Thursday, May 10, 2007

The next Lebanese president

Three interesting newspaper stories came out during the last few days regarding the next Lebanese president. As usual, they all contradict each other, so it’s up to the blogosphere to make sense out of them.

First, there was Michel Aoun who suggested that the president should be elected by all Lebanese. This got him a lot of criticism because usually the Christians decide on the next president. The president has to be Maronite in Lebanon and Christians feel it’s unfair to let Muslims decide on their president.

Aoun, however, has always stressed his party does not represent Christians only, but is intended for all Lebanese. Hence his proposal to let all Lebanese decide on the next president. Sounds fair, doesn’t it? Only thing is that I can’t help but thinking that Aoun has a second agenda with his proposal. He must know that he has lost much of his support among Christians ever since he became buddies with the pro-Syrian Hezbollah.

The general who launched the War of Liberation to free Lebanon from Syria back in the late 80s is now sleeping with the enemy, or so many Christians say. By opening up the presidential election to all Lebanese, Aoun wants to ensure the backing of the Shiite vote, which together with the remaining Christian voters he still has, will most likely be enough to elect him.

Second, let’s suppose Aoun is sincere when he states that his party is for all Lebanese and not just for Christians only. How does that add up to an article in yesterday’s L’Orient-Le Jour, where Ibrahim Kanaan, the number 2 of Aoun’s party, was quoted: “Comme l’a dit le général Aoun, seulement 16% des chrétiens on pu élire leur représentants.” (Like general Aoun has said, only 16% of the Christians were able to choose their representatives).

Now, that’s interesting. First, Aoun claims he is for all Lebanese and thus the president should be elected by all, then he is quoted by his second man as complaining about the fact that the Christians are unable to choose their representatives. Of course, he will respond that members of parliament are representing only their voters while the president should be above parties and thus can be elected by all Lebanese.

But somehow this argument seems like a stretch. Surely Aoun knows the importance, if only symbolic, of the presidency: many Christians see it as a guarantee of Christian influence in a country increasingly dominated by Muslims.

A third article that didn’t clarify much was appeared yesterday, also in l’Orient-Le Jour. In it, Samir Geagea was quoted as saying that Aoun as president would be possible if certain conditions were met. Wow, arch enemy Geagea is willing to see Aoun become president, now that’s news!

Surely enough, Naharnet had a completely different story, namely Geagea saying on behalf of March 14 that they would never accept Aoun as president. Yup, that’s more like it. It seemed that l’Orient-Le Jour was a bit too optimistic. Geagea went on to say that March 14 will be deciding on the next president and that in fact it has already reached consensus over who it will be.

As usual in Lebanon, he didn’t specify the name yet. Anyone living long enough in this country, will notice that the Lebanese love nothing more than talking in riddles and giving each other secret handshakes.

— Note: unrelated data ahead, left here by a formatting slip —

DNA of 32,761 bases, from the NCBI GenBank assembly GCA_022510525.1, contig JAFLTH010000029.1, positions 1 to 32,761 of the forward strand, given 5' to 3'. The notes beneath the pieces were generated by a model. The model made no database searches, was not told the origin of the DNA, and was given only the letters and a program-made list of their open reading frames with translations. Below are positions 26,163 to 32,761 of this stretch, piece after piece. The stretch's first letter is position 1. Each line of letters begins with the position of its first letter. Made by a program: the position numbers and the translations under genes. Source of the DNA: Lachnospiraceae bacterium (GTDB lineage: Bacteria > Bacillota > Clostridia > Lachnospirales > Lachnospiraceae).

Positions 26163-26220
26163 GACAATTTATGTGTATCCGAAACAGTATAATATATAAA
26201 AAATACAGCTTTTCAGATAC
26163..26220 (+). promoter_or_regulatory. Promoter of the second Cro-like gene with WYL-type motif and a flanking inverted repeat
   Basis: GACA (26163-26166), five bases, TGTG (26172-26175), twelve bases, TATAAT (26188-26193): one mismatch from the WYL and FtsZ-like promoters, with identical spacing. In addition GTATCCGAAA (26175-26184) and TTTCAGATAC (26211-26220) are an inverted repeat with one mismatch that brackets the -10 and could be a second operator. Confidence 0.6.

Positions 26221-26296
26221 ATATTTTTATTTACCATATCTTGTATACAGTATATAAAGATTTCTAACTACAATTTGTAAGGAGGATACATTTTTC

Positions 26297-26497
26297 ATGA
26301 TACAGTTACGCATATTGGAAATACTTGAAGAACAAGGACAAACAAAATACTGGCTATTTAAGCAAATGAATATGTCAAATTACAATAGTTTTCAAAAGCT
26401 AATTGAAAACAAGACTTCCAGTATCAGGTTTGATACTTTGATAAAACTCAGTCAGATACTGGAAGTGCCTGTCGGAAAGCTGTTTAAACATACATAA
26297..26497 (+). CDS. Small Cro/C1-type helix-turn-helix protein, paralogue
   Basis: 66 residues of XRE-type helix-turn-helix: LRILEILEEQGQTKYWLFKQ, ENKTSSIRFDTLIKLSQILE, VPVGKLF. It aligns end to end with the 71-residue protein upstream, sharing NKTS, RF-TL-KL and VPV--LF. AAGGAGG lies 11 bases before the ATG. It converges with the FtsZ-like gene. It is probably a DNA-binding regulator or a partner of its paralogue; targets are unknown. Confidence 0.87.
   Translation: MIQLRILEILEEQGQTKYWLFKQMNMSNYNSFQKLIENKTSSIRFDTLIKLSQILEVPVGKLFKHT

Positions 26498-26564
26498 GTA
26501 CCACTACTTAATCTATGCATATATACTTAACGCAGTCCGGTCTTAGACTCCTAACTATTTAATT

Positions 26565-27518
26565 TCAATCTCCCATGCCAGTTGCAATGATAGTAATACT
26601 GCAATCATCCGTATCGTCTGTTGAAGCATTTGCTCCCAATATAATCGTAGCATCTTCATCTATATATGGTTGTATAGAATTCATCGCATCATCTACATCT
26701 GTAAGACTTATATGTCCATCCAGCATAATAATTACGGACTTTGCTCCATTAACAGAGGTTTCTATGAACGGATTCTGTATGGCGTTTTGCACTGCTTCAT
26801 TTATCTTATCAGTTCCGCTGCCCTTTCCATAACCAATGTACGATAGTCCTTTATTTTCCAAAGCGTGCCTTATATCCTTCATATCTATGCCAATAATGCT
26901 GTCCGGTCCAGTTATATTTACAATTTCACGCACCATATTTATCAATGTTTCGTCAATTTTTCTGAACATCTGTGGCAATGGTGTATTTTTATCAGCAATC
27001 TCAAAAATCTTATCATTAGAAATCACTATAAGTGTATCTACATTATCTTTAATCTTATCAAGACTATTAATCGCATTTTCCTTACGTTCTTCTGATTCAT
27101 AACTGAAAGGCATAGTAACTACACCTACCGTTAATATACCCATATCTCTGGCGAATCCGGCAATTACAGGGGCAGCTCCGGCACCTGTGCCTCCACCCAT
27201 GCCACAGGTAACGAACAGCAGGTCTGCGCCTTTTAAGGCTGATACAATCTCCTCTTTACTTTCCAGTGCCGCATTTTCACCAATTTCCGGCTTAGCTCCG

Gerard said...

I just hope that there will be new leaders without a civil war past, before the old ones poke up the differences to an uncontrollable fire.

JoseyWales said...

...usually the Christians decide on the next president.

NO, I think more usually than not they don't. (Frangieh being the catastrophic exception).

Other than that, agreed, the papers and politicians are full of it.

Jester said...

The point of the story is to prove to the Patriarch and to the People, that he has the majorities approval of the Christians.

The Patriarch is really and genuinely in the middle. Since he fears any clashes among Christians themselves... he takes the neutral side, even though it may seems at times he doesn't. It is up to the politicians to prove who has the lead among Christians. Up to now... Aoun has the lead.

Riemer Brouwer said...

Well, i dunno how neutral the patriarch has been recently. It seems Bkirki is constantly lashing out against Aoun and vice versa.

Also, it seems that Aoun's buddy Franjieh is pretty much out of the "circle of trust" ever since his suggestion that the patriarch was getting sexually aroused when meeting with a delegation of widows.

Somehow, the Christian opposition has consistently been able to alienate the most important person in the Christian community. Not very smart.

M Bashir said...

Anyone living long enough in this country, will notice that the Lebanese love nothing more than talking in riddles and giving each other secret handshakes.
Well said. One (unacceptable) reason behind this is the law. If a name is mentioned, it becomes very easy to sue for libel. Another reason (maybe the real one) is that it gives the politicians plenty of room to maneuver (lie) and keep their personality cult alive.

Riemer Brouwer said...

Yup, i fully agree: politicians like to keep things as vague as possible. Normally, you would have the press to keep things in check by asking the difficult questions. But somehow that's not happening here. Too bad.

Abou Hadid said...

It is too bad how General Aoun turned out to be. At first I was a strong supporter, but later on he showed that all he cared about was to get to the presidency. He claims, he's trying to take care of more Christian representation in the government, but for now all he showed is that he's an ally of a group who's against Lebanon and all that group cares about is Iran and Syria, the enemies of Lebanon.